What could be a better way to start this sunny but cold leap day than with a gigantic leap from South to North! I have been reading earlier posts this weekend and I am so exited! First of all it is so very nice to meet you, whom I consider as colleagues. Second of all this is an excellent learning situation – we are all learning from each other. Thank you so much Leslie for inviting me to join this project!
My name is Anu Ojaranta and I am writing to you from Turku, Finland. Turku is a city in South-West Finland and the oldest city in Finland, a medieval city established already in 1229. I am a librarian by profession and a school librarian at heart and I have been working in the library field already for 22 years. I did my masters’ degree in Sweden and I am at the moment a doctoral student aiming for a doctoral degree in Åbo Akademi University in Turku.
At some point during my career in librarianship in 2003 I ended up working in a school library in Stockholm, Sweden. It was just meant to be a temporary work as I was aiming for corporate libraries. I worked in International English School in Stockholm for 4 year and was by then convinced of the work I should be doing: school librarianship. After 4 years I moved back to Finland and by chance soon a full time school library position opened in the neighboring city. It was an extremely rare occasion; school librarianship is a very rare position in Finland. We are 5,5 million people and to my knowledge, less than 30 full time school librarians. So, I felt like I did hit the jackpot!
I continued working as a school librarian in Finland in 2008 and I kept introducing new ways of working in the school library; doing homework in the library and opening up the library for more hours during the school day, close cooperation with the teaching staff. At some point I got very interested in how the students do research and how the teachers are instructing the students. It often felt like “go and do!” methodology. An idea came to me and I went to see the professor Gunilla Widén in Information Studies at my hometown university Åbo Akademi and I was immediately taken in as a doctoral candidate. Dr Jannica Heinström became my instructor. She has been working closely with Carol Kuhlthau and Todd Ross in CISSL in Rutgers University.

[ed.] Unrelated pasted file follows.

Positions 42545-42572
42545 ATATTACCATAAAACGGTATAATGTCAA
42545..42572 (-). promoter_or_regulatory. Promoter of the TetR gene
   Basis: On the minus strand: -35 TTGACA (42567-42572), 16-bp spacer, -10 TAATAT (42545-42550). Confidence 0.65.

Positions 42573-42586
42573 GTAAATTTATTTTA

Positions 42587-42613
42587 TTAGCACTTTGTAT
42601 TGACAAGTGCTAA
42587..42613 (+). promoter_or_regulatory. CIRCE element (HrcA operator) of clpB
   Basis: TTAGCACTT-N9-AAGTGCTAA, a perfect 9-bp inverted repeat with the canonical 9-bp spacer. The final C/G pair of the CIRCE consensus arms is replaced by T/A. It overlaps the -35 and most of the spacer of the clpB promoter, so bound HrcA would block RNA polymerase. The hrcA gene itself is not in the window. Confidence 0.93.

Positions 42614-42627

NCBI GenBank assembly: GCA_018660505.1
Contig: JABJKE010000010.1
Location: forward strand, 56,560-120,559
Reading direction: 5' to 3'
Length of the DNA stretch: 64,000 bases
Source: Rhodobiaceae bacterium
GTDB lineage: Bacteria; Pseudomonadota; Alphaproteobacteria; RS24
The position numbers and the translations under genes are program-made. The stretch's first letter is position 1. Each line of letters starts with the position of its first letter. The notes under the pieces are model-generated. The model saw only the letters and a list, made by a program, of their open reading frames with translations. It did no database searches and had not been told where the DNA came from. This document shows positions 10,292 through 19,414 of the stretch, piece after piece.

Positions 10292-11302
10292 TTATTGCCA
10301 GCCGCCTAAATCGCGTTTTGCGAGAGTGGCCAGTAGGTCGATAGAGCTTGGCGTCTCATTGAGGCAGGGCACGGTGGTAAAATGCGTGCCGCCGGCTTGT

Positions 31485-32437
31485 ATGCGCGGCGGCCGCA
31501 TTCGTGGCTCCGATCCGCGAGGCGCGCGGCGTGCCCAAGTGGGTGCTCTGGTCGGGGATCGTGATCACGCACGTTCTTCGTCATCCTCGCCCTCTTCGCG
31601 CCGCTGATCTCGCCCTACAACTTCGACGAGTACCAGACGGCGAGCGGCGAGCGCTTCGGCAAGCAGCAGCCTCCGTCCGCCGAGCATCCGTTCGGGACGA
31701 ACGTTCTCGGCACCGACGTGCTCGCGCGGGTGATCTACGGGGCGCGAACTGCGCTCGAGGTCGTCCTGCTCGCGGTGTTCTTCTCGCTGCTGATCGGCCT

My research subject is information literacy conceptions and I am studying the core curriculum in Finland. What are the conceptions of information literacy in the text given to us by the Board of Education and do they match with the conceptions of teachers and the librarians. The work is on going and I am at the moment doing a discourse analysis of the new core curriculum. The new 2016 curriculum is taking effect in August this year. A very interesting research, I am fascinated to say the least! I have two conference papers published in English, which you can find linked in my own blog.
How did I get to know Guided Inquiry? My work as a school librarian and a researcher kind of led me there. I was familiar with the term Guided Inquiry already. The real boost happened when I met Carol Kuhlthau in Tampere, Finland in 2012. It was the year of IFLA World Congress in Helsinki, Finland and I participated a Summer School and a pre-conference in Tampere University. Carol Kuhlthau was visiting as a lecturer and a speaker. I was very happy to enjoy her company in several occasions and we had very good discussions. I also the priviledge to attend GID workshop in Cape Town in August 2015 with Ross Todd and Lyn Hay.
Back then I had just recently changed jobs and for the first time I was working with elementary school students and preschoolers. I was working closely with two schools in the city and suggested to teachers in these primary schools to try out Guided Inquiry with me. These teachers, Jonna and Sigrid, welcomed the idea and we got to work! I will tell you more about these projects in the next blog post.
As I have been proceeding with my PhD research, I have really realized that the new curriculum we will have in a few months time would be an excellent arena to introduce GID. Phenomenon based learning and more information intensive way of studying in schools is soon our reality. Research based methods should be used to do phenomenon based projects, breaking down the subject barriers.
I also have my own little company. I am giving workshops, seminars and lectures targeting teachers and public libraries so that we will find meaningful ways to collaborate in information literacy instruction. I have been promoting GI as an excellent choice for collaboration. Very happy that schools are taking initiative! I will be writing more about this and my research later on during this week.
I will leave you now with the picture from my hometown. The Aura river has a new bridge over it, The Library Bridge. And the Turku Cathedral in the background.
Saw that we have something in common with Australia, a curriculum change. Interesting reading from all of you! Great to connect!
Warm greetings from cold and sunny Finland,